Even a flood ofscientific research triggered by this idea at the time made the same erroneous assumption.The technique did not work consistently, and eventually the energy guide gained a bad reputation with Las Vegas as well as with the general scientific community. Motivation works. Behavior doesn’t.
It isimportant to individualize these Personal Energy Profiles (PEP). Because prior to individualizing the energies, everyone born on the same birth date (day, month and year) has exactly the same graphical pattern of inner energy resources. How can that be? That means millions of people have exactly the same internal energy patterns. NO WAY!
Fortunately, we can account for individual differences, evenwith everyone being so verydifferent.After a person has used PEP for a while, they gain sufficient conscious awareness of their own inner energy shifts, and the value they give them, to start predicting whatwill occur. We can use this experience to personalize the graphs by adjusting the ratios of relative preferencethey give their energies. Theirawareness of preferences changes the shape of all curves in the graph which then fit that person’s uniqueness.
The four energies of PEP that I commonly use fluctuate regularly with periods that vary between 23 to 38 days. As a result, they move in and out of phase, rather than moving in unison, with no repeat patterns within a person’s lifetime.
Ourphysical energy resource, ouremotional energy resource, our mental energy resource, and ourintuitive energy resource,
The fifth energy curve isa summary orCOMPOSITE ENERGY, the combined effects of all four energy states at a given time. The period for this curve is greater than one lifetime, and it is the best curve to start with as you are learning about the nuances of energy experience.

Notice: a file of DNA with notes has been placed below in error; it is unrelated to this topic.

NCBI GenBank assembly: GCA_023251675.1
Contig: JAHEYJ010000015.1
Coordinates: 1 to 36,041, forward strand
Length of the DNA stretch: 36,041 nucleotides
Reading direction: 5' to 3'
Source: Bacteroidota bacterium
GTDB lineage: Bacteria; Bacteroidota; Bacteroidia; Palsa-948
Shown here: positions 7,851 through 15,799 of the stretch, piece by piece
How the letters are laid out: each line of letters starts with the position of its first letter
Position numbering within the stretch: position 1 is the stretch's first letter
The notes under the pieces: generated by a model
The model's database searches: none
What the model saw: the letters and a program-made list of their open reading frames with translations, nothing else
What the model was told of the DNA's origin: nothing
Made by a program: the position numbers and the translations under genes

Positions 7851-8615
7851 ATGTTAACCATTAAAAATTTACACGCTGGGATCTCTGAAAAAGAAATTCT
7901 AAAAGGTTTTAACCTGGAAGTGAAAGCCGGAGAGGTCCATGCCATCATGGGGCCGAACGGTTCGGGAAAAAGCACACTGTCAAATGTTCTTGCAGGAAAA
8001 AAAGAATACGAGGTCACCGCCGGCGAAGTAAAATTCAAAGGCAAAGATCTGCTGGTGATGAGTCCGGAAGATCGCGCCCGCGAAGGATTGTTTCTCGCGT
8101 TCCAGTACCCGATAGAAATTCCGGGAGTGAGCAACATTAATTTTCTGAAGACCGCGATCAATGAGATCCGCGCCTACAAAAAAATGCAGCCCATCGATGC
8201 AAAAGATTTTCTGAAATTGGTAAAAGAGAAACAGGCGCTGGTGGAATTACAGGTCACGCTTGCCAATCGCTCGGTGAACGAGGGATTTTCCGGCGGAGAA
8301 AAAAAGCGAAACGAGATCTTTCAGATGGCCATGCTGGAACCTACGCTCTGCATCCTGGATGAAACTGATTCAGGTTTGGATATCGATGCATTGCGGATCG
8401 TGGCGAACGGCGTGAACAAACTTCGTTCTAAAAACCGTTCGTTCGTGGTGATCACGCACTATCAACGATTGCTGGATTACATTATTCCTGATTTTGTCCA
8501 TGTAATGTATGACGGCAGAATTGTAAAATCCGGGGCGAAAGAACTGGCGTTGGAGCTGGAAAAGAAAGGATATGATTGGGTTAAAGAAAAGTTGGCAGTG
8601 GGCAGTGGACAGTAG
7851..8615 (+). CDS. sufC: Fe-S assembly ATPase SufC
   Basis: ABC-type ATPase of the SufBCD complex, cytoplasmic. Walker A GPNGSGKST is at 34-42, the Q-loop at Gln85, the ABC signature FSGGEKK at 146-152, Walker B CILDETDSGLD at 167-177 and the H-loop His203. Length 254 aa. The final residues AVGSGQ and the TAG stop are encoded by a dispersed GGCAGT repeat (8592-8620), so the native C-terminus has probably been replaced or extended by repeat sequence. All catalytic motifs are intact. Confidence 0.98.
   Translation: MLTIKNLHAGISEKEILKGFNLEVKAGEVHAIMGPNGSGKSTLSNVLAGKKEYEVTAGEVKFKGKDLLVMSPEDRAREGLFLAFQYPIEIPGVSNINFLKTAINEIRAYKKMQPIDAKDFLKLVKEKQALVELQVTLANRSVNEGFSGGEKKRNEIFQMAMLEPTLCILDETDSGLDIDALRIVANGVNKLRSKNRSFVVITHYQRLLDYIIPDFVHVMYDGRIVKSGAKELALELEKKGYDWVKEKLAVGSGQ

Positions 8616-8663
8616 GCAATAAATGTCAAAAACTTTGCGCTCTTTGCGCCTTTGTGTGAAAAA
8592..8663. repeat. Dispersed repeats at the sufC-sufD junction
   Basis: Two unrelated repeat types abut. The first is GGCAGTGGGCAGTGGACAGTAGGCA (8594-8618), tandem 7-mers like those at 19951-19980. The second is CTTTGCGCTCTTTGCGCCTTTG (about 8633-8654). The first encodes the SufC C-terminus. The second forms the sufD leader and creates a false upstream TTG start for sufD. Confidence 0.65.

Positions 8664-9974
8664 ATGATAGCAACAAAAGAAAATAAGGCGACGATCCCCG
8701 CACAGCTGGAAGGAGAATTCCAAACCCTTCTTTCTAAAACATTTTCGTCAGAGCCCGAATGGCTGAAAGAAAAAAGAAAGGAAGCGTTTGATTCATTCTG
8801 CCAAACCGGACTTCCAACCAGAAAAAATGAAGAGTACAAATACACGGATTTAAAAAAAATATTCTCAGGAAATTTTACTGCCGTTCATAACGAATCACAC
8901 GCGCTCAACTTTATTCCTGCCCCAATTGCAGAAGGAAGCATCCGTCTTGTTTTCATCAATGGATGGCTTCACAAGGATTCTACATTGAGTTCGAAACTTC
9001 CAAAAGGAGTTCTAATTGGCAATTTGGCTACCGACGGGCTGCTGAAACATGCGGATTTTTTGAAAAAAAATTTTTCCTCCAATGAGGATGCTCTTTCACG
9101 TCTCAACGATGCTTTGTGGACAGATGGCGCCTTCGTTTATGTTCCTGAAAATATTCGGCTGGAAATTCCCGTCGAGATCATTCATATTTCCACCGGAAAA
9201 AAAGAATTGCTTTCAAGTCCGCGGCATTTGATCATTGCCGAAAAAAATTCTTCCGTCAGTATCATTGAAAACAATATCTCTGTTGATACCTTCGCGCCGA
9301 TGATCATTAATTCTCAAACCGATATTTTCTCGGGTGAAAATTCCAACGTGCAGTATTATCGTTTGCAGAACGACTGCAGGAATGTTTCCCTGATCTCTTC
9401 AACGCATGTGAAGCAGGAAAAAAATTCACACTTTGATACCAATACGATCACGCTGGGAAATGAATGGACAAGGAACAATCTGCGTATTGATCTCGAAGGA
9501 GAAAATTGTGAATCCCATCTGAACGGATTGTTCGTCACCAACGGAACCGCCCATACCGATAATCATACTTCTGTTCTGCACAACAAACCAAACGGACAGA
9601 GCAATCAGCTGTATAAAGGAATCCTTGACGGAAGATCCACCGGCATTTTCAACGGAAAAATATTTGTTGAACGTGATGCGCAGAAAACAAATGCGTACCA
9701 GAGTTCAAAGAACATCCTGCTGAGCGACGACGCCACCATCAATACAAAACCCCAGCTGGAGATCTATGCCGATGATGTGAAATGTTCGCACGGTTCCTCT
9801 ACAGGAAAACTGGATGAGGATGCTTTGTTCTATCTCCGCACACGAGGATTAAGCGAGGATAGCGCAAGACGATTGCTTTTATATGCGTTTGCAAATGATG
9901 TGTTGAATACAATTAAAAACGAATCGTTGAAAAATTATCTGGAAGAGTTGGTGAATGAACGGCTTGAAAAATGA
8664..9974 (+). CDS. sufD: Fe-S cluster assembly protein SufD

There are a number of free internet sources who can plot these energies for you (called BioRhythm calculations). Please note that I cannotvouch for the accuracy of theircalculations. Although, I know the accuracy of my own chartings, and can explain how to use them.Remember that I offer a free one-hour consultation to help you understand how to use this valuable discovery.
In conclusion, the question that fascinated me for so long about varying moods is now a tangible source of valuable information.It helps me make the most out of fluctuating energy resourcesby displaying my daily motivations.In addition, I now have a meaningful paradigm that summarizes human energy fluctuations in some of its admirable complexity. Mystery moods are now understandable and meaningful within my daily experiences.This information helps me know myself, and provides data for decisions as to how I want to conduct the daily music of my life. I wish the same for you…